Simon, Seymour. Danger! Earthquakes. Seastar Books, 2002. Unpaged. $8.99. ISBN 9780329278151.
Aimed at the “low-level, high-interest” market, these Level 2 books are appropriate for children “in grades 1-3, [and] will capture the attention of beginners as well as older, less-able readers hungry for facts about the world” (Kirkus Reviews, 2002). Lots of photographs of earthquake devastation accompany the text of this early reader, as well as a map of the world that marks the places where major earthquakes have hit in the past few decades. Terms such as the Richter scale and the Mercalli scale are defined within the text, as well as other geological terms such as crust, mantle, and plates. Seymour offers information about some of the most famous earthquakes globally, including Italy’s 1908 quake, Chile’s 1960 quake, and the 1985 earthquake in Mexico City, as well as connecting readers back home to the U.S. Disappointingly, there are no nonfiction text features in this book, such as a table of contents, glossary, or index.
So many nonfiction fans just love to read about natural disasters! Mostly, though, these are “looking” (not reading) books. This book has text that is written at a much more accessible level, with those engaging facts and photographs that will appeal to reluctant (and/or low) readers. This text could be used with students doing research projects on natural disasters; this could work particularly well if paired in research teams of mixed reading levels, so that readers could be reading on-topic at their own level.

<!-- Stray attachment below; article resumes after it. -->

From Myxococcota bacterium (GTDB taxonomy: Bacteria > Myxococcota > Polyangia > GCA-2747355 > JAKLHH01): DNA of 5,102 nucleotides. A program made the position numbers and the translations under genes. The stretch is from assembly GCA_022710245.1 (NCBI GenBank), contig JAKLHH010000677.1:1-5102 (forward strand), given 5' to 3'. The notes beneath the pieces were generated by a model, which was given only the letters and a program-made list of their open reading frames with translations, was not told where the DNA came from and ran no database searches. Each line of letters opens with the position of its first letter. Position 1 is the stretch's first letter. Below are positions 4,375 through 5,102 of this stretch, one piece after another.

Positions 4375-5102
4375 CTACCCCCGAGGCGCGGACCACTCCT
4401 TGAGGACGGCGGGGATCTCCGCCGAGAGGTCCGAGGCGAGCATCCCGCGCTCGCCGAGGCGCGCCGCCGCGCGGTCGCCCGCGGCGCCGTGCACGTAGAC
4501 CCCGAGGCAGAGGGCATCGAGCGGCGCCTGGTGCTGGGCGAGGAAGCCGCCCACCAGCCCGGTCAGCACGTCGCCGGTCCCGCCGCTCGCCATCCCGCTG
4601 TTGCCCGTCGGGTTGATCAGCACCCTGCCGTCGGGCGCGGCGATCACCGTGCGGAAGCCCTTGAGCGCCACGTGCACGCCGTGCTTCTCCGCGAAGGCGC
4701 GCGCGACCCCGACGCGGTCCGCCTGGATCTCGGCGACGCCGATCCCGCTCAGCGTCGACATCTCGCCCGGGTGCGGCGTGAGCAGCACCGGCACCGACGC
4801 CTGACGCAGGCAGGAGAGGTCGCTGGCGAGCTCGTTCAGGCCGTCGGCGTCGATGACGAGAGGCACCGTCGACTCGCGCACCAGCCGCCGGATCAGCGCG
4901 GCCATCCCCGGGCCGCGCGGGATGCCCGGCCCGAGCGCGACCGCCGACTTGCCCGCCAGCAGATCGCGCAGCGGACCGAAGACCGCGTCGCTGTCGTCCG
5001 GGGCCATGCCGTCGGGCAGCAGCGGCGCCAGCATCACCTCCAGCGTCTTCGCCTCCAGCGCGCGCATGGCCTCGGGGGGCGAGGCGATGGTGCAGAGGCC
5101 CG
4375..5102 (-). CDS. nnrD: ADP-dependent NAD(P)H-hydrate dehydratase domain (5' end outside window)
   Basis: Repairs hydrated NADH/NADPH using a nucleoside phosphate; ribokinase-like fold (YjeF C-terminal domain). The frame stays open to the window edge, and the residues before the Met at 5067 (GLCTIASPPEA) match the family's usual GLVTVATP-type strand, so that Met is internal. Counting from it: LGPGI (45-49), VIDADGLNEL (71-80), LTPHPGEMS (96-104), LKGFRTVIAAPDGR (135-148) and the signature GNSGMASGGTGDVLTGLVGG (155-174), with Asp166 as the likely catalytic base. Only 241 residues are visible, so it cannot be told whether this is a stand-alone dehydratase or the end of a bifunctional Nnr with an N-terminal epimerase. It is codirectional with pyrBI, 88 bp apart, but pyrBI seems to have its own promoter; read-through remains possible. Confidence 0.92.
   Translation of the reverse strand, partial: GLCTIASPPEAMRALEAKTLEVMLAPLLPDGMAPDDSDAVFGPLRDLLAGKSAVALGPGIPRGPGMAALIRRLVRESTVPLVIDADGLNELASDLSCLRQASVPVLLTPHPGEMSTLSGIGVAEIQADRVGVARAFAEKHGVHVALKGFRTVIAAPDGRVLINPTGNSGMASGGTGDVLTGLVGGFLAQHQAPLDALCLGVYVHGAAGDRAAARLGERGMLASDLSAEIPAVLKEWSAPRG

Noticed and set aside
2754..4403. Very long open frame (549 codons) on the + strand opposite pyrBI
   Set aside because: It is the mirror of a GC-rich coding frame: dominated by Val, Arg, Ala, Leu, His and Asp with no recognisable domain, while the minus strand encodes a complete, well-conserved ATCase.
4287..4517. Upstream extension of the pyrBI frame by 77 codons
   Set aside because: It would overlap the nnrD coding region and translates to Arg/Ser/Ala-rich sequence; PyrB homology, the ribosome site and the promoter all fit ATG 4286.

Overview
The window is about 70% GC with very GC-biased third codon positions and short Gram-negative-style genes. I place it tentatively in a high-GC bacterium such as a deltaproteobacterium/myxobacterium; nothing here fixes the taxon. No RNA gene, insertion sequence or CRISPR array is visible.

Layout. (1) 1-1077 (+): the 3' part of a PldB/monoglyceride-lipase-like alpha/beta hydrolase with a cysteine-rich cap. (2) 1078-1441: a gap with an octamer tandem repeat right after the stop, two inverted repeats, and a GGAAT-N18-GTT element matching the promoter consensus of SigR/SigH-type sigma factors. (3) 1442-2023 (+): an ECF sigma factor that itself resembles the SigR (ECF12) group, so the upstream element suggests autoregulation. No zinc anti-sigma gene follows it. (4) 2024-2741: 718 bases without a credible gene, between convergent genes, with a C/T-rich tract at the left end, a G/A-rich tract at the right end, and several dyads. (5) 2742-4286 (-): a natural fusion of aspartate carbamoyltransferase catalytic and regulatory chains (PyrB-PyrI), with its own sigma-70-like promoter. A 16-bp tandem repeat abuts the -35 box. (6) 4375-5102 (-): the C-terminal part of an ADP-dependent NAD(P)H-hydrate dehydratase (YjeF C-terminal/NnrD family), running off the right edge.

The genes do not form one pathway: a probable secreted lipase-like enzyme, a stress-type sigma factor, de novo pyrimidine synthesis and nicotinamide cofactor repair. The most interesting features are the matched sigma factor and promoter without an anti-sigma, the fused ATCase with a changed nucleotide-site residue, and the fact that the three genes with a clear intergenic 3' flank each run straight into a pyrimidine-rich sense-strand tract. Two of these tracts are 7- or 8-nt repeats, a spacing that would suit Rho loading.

A new fact I learned is that Alaska has the most earthquakes in the United States, with a magnitude 7 earthquake occurring almost every year. It has had some of the most severe quakes in the U.S.
Earthquakes, Geology, Natural Disasters, Science
Super Storms, also by Seymour, is in this same series and has a very similar tone , with more terrific and horrifying photos of devastation!